Origins and Meaning of Wreaths
The Advent wreath is an old German tradition that has gained much popularity in the last few years. Most Christian homes and communities practice this custom during the Advent season. This sacramental is rich in meaning, is easy to implement and can either be simple, costing little, or very elaborate, costing more, handmade or storebought, with fresh greenery, or permanent greens.
The Advent wreath is a wreath, or circle, of evergreens, made in various sizes. It is either suspended from the ceiling by ribbons (preferably purple) or placed on a table. The devotion is usually incorporated during the family meal, or during family night prayers. Fastened to the wreath are four candles standing upright, at equal distances. These candles represent the four weeks of Advent. Three of the candles are purple, reminding us of the penitential nature of the season. A rose or pink candle is lit for the Third Sunday of Advent, also known as Gaudete (rejoice) Sunday. The name is taken from the entrance antiphon or Introit "Rejoice (gaudete) in the Lord always, again I say, rejoice." It is reminding us that the end of Advent is almost here, and we can hardly contain our joy.
The wreath should be in a circle, a symbol of eternity, and a reminder that God has no beginning nor end. The evergreen is a symbol of eternal life and a reminder that God is immutable or unchangeable.
The appearance of the actual Advent wreath is varied—everyone has their own interpretation of the Advent wreath. The look of your family's wreath depends on how much time and creativity you have to devote. Your family can create their own special wreath, or add personal touches to a store-bought wreath.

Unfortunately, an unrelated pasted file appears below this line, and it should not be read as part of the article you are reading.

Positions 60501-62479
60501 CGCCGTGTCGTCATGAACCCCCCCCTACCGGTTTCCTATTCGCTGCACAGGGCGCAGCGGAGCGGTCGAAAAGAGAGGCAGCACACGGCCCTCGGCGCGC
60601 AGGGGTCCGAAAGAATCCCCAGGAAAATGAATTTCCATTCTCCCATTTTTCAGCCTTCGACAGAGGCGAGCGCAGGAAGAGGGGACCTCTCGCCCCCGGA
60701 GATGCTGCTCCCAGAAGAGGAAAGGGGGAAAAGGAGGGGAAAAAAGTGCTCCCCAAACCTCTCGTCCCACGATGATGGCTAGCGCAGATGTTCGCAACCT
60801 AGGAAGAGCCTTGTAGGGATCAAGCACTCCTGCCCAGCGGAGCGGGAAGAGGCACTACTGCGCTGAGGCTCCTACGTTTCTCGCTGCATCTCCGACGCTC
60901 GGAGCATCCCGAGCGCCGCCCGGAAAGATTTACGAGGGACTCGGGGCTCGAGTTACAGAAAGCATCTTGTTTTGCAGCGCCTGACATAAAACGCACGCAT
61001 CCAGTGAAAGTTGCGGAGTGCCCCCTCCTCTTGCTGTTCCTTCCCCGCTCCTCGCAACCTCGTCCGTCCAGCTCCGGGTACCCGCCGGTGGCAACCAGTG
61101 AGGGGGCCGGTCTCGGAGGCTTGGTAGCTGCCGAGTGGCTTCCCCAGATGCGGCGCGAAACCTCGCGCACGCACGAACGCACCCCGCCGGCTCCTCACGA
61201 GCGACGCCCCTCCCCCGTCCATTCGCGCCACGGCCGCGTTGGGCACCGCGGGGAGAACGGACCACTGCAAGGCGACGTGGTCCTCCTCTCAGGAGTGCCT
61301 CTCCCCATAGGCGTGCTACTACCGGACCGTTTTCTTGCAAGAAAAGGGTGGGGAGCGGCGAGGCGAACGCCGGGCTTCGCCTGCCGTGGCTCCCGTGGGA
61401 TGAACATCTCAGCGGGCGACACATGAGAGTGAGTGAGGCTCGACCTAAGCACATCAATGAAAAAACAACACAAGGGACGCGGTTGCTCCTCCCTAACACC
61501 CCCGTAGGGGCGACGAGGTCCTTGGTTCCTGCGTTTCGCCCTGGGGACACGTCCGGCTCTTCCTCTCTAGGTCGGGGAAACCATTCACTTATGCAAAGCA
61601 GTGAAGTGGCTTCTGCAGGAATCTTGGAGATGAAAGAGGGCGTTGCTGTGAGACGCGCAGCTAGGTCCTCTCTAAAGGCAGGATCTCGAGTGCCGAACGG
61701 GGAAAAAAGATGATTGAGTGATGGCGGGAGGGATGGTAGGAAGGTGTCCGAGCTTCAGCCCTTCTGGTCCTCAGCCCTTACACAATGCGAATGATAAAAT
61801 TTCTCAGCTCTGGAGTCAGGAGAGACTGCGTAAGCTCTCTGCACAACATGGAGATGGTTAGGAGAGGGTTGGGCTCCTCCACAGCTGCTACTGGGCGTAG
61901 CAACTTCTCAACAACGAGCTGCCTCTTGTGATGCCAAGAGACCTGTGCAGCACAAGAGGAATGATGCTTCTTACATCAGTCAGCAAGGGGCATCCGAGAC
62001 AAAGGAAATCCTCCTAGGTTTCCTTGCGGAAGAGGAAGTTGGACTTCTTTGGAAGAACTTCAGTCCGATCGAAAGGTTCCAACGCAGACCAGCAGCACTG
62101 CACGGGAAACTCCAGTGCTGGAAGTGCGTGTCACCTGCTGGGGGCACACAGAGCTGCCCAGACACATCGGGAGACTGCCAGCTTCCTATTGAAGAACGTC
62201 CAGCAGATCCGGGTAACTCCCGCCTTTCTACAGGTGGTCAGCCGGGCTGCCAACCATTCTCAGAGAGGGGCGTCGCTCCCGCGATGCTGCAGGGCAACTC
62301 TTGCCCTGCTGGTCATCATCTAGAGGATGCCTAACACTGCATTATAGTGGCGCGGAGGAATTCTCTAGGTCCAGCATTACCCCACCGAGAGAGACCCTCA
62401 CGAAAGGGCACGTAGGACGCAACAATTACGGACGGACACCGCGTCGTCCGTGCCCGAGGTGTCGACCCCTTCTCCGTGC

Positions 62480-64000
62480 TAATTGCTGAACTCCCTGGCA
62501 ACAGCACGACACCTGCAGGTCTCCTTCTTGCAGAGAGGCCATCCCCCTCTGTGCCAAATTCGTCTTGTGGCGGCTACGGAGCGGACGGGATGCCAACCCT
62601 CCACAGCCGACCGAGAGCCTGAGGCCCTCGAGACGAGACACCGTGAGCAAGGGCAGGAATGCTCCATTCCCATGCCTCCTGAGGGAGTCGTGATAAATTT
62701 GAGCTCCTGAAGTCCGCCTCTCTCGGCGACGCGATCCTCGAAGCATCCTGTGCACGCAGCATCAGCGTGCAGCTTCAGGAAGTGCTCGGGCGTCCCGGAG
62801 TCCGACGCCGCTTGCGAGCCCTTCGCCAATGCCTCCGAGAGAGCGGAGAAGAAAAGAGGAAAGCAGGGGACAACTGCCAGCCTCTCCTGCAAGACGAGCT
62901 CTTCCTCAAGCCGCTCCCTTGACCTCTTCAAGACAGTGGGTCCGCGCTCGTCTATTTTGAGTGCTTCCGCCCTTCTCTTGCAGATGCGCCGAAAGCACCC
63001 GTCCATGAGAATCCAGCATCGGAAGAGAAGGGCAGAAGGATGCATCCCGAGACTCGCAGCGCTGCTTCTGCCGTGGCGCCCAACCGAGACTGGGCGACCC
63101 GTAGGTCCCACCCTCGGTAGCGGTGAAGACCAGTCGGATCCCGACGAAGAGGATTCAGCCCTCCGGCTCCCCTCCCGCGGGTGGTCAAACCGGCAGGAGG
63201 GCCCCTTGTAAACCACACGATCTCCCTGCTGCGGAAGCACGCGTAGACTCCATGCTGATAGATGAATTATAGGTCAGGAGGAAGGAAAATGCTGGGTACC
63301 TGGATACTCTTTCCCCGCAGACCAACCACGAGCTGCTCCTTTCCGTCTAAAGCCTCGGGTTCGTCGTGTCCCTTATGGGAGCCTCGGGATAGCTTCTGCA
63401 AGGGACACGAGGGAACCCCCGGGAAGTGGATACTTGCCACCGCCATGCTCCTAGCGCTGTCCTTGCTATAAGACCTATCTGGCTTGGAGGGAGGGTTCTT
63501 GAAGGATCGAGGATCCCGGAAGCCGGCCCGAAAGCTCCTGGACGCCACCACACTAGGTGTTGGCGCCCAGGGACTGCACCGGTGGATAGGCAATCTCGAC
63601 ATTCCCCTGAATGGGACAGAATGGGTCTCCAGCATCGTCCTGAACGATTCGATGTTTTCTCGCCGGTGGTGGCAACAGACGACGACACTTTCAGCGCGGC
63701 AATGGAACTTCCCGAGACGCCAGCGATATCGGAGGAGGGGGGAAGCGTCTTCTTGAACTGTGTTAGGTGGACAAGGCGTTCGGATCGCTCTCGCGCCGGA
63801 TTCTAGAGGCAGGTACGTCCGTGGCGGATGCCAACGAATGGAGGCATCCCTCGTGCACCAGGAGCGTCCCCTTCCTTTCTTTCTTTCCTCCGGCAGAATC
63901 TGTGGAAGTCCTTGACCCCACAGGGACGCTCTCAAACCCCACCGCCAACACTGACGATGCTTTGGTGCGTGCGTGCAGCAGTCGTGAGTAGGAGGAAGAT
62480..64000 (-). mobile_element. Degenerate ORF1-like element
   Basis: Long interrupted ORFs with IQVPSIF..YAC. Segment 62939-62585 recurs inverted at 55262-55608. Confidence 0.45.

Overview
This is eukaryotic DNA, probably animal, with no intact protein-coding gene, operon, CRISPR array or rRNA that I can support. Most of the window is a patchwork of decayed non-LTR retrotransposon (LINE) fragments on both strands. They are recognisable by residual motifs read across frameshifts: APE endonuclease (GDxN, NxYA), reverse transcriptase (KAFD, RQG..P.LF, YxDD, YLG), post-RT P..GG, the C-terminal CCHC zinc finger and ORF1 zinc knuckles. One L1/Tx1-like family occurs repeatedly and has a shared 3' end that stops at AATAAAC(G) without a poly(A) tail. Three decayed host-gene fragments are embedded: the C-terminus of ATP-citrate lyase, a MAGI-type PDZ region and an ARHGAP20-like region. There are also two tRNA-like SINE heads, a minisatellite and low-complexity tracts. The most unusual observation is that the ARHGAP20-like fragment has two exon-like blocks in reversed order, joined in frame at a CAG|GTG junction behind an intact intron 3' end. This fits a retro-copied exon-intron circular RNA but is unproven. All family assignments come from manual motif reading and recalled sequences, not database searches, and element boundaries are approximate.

- From CatholicCulture.org. Click for more information and how to make a wreath :
Meaning of Candles
Various meanings have been assigned to the four candles. One interpretation has each candle representing 4000 years, the Biblical time between Adam and Eve and the coming of Christ. In another interpretation, the first candle represents the patriarchs, the second the prophets, the third reminds us of John the Baptist, and the fourth of Mary, the mother of Jesus. They have also been described as the prophets’ candle, the Bethlehem Candle, the shepherds’ candle, and the angels’ candle.
A fifth white candle in the center representing Christ can also be used. It is lit on Christmas Eve as a remembrance of Christ coming into the world. Sometimes, all the other candles of the wreath are removed and replaced with white candles on Christmas. (from http://catholicexchange.com/history-advent-wreath
Click to visit the United States Conference of Catholic Bishops for more resources on Advent.